SA says Zimbabwe talks to resume
Saturday, 30 August 2008

REUTERS, HARARE- South Africa said Zimbabwean power-sharing talks would resume on Friday despite comment from President Robert Mugabe's ZANU-PF party that there was no need for further negotiations.

Mugabe and opposition MDC leader Morgan Tsvangirai have failed to reach agreement in over one month of post-election power-sharing negotiations aimed at ending a political crisis that has worsened Zimbabwe's devastating economic decline.
 
All parties would participate in the negotiations in South Africa and no deadline for an end to the discussions has been set, said South Africa's deputy minister of foreign affairs Aziz Pahad.
 
"We do hope that these talks can lead to the finalization of all outstanding matters, so that we can start with normalizing the economic, political and social situation in Zimbabwe," he said.
 
Zimbabwe's state-owned Herald newspaper earlier quoted Justice Minister Patrick Chinamasa, chief ZANU-PF negotiator, as saying: "There was no need for more talks since there was a deal already on the table that was waiting to be signed."
 
But Tsvangirai's Movement for Democratic Change said it would not sign the deal in its current form, although it remained committed to talks.
 
MDC spokesman Nelson Chamisa said it was "ridiculous" for ZANU-PF to insist on Tsvangirai's signature without addressing "deficiencies" in terms of executive powers, the main sticking point.
 
DEFIANT MUGABE
 
"ZANU-PF has dug a hole for itself. It is a tragedy that they want to continue to dig. We will not co-operate with them if they go ahead with their plans to form a government before the talks reach their logical conclusion."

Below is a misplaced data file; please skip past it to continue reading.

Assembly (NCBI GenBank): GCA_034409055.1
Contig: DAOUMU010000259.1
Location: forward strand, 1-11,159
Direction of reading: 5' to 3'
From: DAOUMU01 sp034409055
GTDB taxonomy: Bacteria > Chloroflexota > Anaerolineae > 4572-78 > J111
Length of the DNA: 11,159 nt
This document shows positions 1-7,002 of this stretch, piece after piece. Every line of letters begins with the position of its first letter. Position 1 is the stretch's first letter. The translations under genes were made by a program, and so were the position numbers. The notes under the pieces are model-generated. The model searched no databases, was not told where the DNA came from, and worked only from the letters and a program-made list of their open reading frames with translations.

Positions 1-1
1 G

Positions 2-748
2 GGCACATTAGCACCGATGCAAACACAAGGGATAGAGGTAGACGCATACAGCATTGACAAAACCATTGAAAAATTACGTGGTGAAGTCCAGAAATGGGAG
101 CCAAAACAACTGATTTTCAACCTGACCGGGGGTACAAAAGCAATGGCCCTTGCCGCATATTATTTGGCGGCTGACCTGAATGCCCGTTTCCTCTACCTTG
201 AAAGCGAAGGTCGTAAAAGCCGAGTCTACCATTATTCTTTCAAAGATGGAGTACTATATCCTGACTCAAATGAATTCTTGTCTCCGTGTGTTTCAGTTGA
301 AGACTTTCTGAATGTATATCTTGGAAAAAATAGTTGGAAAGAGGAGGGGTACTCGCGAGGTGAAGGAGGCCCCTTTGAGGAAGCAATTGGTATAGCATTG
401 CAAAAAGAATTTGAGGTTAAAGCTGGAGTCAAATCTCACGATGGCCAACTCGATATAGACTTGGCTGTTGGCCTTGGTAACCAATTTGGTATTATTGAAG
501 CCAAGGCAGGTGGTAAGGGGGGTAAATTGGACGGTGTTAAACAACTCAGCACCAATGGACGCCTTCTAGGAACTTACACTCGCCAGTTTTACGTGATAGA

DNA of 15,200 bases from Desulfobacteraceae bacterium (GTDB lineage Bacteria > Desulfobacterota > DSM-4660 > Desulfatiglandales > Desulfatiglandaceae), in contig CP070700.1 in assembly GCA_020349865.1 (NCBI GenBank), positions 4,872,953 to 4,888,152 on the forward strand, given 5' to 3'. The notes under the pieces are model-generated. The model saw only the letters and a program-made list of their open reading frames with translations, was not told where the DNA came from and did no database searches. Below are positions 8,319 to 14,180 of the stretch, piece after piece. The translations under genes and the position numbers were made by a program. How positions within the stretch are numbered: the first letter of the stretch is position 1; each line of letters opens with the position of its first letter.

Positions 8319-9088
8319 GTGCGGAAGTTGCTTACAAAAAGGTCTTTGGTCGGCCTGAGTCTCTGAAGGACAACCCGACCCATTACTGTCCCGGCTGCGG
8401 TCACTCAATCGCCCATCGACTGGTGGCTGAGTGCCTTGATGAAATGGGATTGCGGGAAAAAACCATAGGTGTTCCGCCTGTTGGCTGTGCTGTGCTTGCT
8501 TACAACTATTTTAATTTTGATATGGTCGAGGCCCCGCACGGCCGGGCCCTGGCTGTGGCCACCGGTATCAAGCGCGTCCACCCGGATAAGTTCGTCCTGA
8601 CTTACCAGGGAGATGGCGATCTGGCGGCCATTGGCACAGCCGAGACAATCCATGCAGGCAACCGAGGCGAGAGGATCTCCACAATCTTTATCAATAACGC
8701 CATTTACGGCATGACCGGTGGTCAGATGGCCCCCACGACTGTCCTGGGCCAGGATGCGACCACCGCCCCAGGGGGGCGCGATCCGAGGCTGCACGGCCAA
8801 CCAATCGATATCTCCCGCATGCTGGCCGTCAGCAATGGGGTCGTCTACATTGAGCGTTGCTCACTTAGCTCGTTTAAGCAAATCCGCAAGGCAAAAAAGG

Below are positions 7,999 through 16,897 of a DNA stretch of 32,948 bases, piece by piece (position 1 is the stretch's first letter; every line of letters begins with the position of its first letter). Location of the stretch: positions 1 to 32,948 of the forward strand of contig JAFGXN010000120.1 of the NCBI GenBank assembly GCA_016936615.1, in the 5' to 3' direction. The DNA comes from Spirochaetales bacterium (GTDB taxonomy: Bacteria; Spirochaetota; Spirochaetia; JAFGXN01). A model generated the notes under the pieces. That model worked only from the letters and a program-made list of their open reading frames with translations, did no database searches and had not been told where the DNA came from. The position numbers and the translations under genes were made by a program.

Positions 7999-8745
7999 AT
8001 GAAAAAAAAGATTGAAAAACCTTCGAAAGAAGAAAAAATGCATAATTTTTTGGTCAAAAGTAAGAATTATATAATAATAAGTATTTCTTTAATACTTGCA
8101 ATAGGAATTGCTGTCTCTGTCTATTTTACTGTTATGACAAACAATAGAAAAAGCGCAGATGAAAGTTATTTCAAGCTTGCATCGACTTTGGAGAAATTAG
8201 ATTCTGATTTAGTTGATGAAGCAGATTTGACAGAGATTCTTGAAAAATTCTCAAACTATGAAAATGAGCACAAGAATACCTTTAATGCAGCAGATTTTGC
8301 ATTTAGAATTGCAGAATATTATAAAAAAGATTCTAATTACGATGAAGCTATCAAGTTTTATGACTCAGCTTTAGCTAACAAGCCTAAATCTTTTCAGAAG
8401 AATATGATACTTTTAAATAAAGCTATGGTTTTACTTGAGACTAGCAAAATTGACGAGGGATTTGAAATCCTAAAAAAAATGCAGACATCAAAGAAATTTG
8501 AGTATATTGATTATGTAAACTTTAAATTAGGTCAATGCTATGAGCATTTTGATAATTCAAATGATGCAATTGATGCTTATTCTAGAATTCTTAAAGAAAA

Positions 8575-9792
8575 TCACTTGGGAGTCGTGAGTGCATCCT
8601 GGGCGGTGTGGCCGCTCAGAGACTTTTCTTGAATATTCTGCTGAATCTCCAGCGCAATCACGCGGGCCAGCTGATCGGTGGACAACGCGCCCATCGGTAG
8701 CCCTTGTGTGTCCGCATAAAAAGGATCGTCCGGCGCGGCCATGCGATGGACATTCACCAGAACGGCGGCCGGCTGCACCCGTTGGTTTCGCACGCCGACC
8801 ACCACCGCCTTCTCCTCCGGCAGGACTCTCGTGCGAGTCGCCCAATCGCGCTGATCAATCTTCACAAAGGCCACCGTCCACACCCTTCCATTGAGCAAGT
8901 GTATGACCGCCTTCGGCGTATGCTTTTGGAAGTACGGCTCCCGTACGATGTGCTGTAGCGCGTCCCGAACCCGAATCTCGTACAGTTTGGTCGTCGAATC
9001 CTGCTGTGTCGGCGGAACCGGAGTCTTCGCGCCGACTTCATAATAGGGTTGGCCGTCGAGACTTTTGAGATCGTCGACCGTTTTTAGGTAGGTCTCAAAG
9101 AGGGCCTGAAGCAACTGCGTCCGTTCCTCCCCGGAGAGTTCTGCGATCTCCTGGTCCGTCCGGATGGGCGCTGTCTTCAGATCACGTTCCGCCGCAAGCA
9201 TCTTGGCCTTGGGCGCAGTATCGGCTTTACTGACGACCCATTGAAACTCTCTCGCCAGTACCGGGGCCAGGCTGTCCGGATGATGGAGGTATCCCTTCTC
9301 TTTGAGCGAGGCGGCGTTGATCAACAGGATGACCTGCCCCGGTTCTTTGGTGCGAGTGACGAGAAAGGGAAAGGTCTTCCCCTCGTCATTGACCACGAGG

Chamisa confirmed that the main MDC negotiating team was in South Africa but "as to when or whether talks are going to resume, I cant say at the moment".
 
Mugabe, who reopened parliament this week in defiance of opposition objections, has said he would soon form a new government without the main opposition MDC. He said it was not willing to join the new administration.
 
Mugabe was re-elected unopposed in a June vote boycotted by Tsvangirai because of violence and condemned around the world.
 
Regional heads of state in the Southern African Development Community (SADC), which mandated South African President Thabo Mbeki to mediate in the Zimbabwe talks, have so far failed to push the parties into a deal.
 
Pahad said he was not sure if Mbeki would be mediating in this latest round of talks.
 
Despite several setbacks, political analysts say that international and regional pressure will eventually force ZANU-PF and the main opposition MDC to reach a deal.
 
The breakaway, smaller MDC faction led by Arthur Mutambara is also part of the negotiations. It has taken a softer line than Tsvangirai's camp and analysts say it has moved closer to Mugabe, in power since independence from Britain in 1980.
 
The economic price of the deadlock is rising by the day.
 
Severe food, fuel and foreign currency shortages are worsening. The hardships, which also include the world's highest annual inflation rate of over 11 million percent, have already driven millions of Zimbabweans to neighboring countries, straining regional economies.

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